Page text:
Kartini Link, Kartini’s Portrait of Today

“WE can do any job!” comes the enthusiastic answer when women are asked about what jobs they can do. Today, career opportunities are wide open for Indonesian women, especially educated women, and all this is due to Kartini.  

Raden Adjeng Kartini (1879-1904) is generally looked upon as the leading emancipation figure for Indonesian women, so it is not surprising when high-spirited Indonesian women who choose politics as their career are referred to as today’s Kartinis.  

Kartini’s ideas, written both in the Dutch media and in correspondence with friends there, spurred political groups in Holland to demand the colonial government pay serious attention to education matters in Indonesia. Although the first school for girls in Indonesia was officially opened three years after Kartini’s death, no one can deny that it was due to her ideas.  

In the following decade, Indonesian women, fired by Kartini’s spirit, not only fought for education opportunities but also for the country’s independence. During that period, a number of Indonesian women became well-known journalists and writers, such as S.K. Trimurti and Herawati B.M. Diah.  

After independence, a large number of Indonesian women, or Kartinis, worked in almost every sector to develop the nation as they had equal education and opportunities to men.   One such prominent figure was Pratiwi Sudarmono, who was a candidate to be a NASA astronaut, although the dream was never realized as the mission was canceled due to the tragic Challenger accident in 1986.  

In later years, opportunities opened wide for Indonesian women, as can be seen in the fact that they could become ministers in the New Order era. However, history did not record any great names during that era, although some women did make great contributions.  

At the beginning of the Reform Era in 1998, there was fresh hope for the modern Indonesian woman as there was more political equality, for example the required 30 percent quota for women members in the legislature.  

Thus, a career in politics was now much more possible, although they still had to work hard to achieve their political goals. On the other hand, men had to be more willing and accepting regarding their newly acquired status. Unfortunately, the government neglected matters concerning education, which was getting more costly, and health matters, which were below standard.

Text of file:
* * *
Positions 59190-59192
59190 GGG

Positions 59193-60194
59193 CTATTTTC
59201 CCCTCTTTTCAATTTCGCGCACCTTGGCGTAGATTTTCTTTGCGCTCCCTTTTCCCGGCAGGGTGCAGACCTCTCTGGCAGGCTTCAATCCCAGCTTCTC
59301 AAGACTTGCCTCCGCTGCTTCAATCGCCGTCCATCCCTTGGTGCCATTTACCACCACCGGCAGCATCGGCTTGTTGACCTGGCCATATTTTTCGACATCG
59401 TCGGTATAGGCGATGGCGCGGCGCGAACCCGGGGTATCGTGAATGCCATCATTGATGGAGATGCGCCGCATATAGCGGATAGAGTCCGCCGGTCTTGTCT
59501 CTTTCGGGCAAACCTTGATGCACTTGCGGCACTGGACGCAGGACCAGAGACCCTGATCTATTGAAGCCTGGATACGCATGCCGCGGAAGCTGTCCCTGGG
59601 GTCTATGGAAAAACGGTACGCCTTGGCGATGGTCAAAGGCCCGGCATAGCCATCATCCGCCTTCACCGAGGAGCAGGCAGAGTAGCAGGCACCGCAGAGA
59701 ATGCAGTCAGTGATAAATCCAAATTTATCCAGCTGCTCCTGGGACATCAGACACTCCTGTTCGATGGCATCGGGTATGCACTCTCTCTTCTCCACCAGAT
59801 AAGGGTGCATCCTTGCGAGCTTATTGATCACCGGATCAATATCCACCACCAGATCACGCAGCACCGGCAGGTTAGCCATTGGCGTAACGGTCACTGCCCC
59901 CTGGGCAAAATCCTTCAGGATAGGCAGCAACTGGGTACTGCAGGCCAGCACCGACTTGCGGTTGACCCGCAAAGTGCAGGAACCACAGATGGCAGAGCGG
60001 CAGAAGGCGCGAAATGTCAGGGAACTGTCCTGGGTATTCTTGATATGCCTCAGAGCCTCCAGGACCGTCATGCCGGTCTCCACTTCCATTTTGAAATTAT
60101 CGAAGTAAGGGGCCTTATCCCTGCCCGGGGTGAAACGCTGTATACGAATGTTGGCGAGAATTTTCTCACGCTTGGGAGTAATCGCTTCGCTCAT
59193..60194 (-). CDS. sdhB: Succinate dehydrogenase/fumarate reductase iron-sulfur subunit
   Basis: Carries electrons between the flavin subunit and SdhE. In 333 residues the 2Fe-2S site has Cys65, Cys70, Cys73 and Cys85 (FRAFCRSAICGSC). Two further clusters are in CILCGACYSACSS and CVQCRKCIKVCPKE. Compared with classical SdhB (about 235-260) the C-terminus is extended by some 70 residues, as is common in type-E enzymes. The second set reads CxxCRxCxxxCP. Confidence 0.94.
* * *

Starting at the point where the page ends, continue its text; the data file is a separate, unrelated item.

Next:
Today, the situation has been made more difficult as Indonesian women have to face the challenges of globalization along with the tough competition that comes with it, such as highly educated and skilled foreign workers. So, there is no choice but to become the main players in the country’s economy, otherwise they will be left behind.  

The Central Statistic Agency (BPS) recorded a significant increase in women entering the job market in 2007. The 2.12 million figure was mostly in the farming and trade sectors, compared to only 287,000 men.

The figure gives reason for optimism regarding female workers, as confirmed by Trade Minister Mari Elka Pangestu who revealed that out of 46 million micro, small and medium enterprises, 60 percent are managed by women. This means that businesswomen have a vital role to play in making the country’s economy resilient as they can provide jobs and products as well as services at affordable prices. To a certain extent they can also alleviate poverty.  

The hard work of Kartinis in almost every sector has proven to be successful, especially in the real sector and with popular positions, such as nurses and doctors. This is also true in other fields, such as for teachers and lecturers. Many women also hold strategic positions in trade and banking. One financial observer says that figures like Miranda Goeltom, Mari Elka Pangestu and Sri Mulyani show that quite a number of women fill important positions in the economic and financial sectors.  

However, few women have become judges or attorneys. According to foreign research data, in 2000, female judges in Indonesia accounted for only 18.6 percent of the total 2,410 judges, while only 11.5 percent of the country’s 1,692 attorneys were women. Of course, Kartinis today still require a high level of education and must work harder to face challenges.  

However, education is becoming more expensive in the country. In 2009, one member of the House of Representatives, Yoyoh Yusroh, said during a session of Commission VII for social, religious and education matters that women accounted for only 5 percent of the country’s university graduates even though women played an equally important role in nation development.

Hence, Kartini’s ideas about the importance of higher education for women are just as relevant today as they were back in her day. (Lestari Nurhayati)  

The Jakarta Post, April 21, 2010

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